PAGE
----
It’s not just Marvel Comics that are guilty of it, although the trend seems far more widespread in their line of books. In the Superman titles, the character was out of costume and off of Earth living with his newfound Kryptonian people. This wasn’t for an issue or even an extended arc. It was for a year. And then when Superman returned to Earth and the story was over another creative team decided it’d be interesting for the character to get back in touch with the common man so the man of steel, the character with one of the biggest assortment of powers in comics, decides to walk across America. For a year. Are there interesting situations that could arise from Superman’s exploits in reacting to people on a more common level? Sure. Is it amusing to watch Superman forget his wallet or nearly scare a reporter to death to doubts that he has powers by flying him into the air at super speed? Absolutely. But was any of it fun? Not at all.
Perhaps these modernizations of beloved characters are more realistic and sophisticated for today’s audience, but an improvement? Not at all. And where is the fun in any of it. There are a few comic books out there from the larger companies that still have a sense of fun about them. Titles that appreciate the medium they’re working in and tell stories within the context of this fantasy world. Red Robin, Batgirl, Batman Inc, Batman and Robin, Birds of Prey, Secret Six, Green Lantern, Rebels and Teen Titans from DC are but a few that seem to embrace their history. From Marvel the selections are a lot fewer but Fantastic Four and Ultimate Spider-Man are two of the strongest super hero titles in the industry, not just from Marvel. And they’re the most FUN!
Modern creators have taken an almost joyless approach to these characters and concepts that were enjoyed by so many for so long. It seems that as their own tastes matured they felt the need to not branch out and tell their own stories using the unique methods that only comics can provide, but to twist and corrupt something that wasn’t. Something that didn’t need tinkering with to begin with.
No young reader is going to stumble upon a comic, flip through some of these offerings from the corporate publishers and think any of them are worth bothering with. Take out the cost issue and problem of finding books in the first place. The content itself is filled with padding for collected editions, talking heads discussing things instead of acting and an overall feeling of contempt for the very genre the stories take place in. Compare the adventures of Board Room Tony Stark to that of playing Call of Duty. Well you could if Call of Duty instructed you to press X to open up blue prints of a tank, walk on over to the table and call a sergeant to discuss battle tactics and offered no actual story or action whatsoever. Even older readers who these comic s now seem exclusively geared for won’t accept that, especially when they’re paying four bucks for part whatever of a six part story. They’re too smart for that. If someone is picking up a title called Superman or Iron Man they’re doing so because of the escapist nature of the book. They’re doing so because for however long it takes they want to retreat into a world of the fantastic where good and evil were black and white and men in colorful costumes beat on other people in colorful costumes because they were going to stop evil from triumphing. Thinking that these characters need to be anymore layered than that is a mistake that’s nearly killed the comic book industry.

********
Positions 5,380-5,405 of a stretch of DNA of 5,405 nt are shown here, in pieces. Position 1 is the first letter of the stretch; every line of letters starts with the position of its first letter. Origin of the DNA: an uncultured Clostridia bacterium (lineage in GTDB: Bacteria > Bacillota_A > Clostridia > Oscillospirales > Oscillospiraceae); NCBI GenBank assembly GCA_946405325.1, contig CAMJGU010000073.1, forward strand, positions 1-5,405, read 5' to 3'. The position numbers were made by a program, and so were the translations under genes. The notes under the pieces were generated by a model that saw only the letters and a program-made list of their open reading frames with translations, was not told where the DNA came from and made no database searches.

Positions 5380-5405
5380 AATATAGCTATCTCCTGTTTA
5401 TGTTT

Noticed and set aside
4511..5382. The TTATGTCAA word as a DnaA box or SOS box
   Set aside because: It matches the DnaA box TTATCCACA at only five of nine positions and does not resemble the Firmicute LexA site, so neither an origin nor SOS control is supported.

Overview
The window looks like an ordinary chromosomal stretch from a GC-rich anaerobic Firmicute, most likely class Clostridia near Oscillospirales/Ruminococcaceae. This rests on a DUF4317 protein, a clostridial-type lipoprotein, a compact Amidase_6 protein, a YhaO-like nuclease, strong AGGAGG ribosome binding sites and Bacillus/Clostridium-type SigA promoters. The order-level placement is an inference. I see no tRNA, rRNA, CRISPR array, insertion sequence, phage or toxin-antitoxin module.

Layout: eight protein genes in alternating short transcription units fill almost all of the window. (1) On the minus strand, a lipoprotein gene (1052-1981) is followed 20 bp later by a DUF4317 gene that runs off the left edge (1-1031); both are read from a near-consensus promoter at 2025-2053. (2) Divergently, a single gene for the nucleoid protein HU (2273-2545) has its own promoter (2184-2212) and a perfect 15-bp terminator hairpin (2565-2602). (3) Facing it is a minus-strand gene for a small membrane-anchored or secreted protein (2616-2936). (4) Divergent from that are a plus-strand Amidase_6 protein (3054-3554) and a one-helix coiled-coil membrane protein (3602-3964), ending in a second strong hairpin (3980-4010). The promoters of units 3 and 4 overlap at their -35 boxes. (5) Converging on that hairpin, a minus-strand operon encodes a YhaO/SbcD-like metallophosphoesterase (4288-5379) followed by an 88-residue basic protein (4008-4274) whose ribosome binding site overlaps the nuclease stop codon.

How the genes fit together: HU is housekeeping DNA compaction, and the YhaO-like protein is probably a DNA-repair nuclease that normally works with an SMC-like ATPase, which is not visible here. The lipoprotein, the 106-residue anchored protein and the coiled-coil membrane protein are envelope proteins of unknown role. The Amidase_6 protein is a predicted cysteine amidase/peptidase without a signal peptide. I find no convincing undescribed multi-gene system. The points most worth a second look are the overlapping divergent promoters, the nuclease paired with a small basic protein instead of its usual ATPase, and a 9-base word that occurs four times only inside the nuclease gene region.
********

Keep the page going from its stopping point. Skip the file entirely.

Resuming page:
I’m not arguing that all comic books should be the same. In fact I welcome the fact that there are more companies than ever offering a greater variety of stories than any time in the history of the industry. I happen to enjoy a lot of them, as well. But everything has its place. Just as I wouldn’t want a super hero popping up in the reality grounded zombie series The Walking Dead, I don’t think becoming full of oneself in a super hero comic is the right way either. And certainly those who want to explore super heroes in a more realistic fashion are welcome to do so either, but they should take those ideas and create something new instead of further corrupting existing corporate characters.
There are great comics out there for people of all ages and tastes to enjoy. I just hope one day, people realize that it’s time to give super hero titles back to the audience that made it thrive for so long. Maybe if enough people realize the extent of the damage that’s been done, they’ll stop buying these titles out of habit and force publishers into correcting the mistakes they’ve made. Maybe.
And won’t that be fun?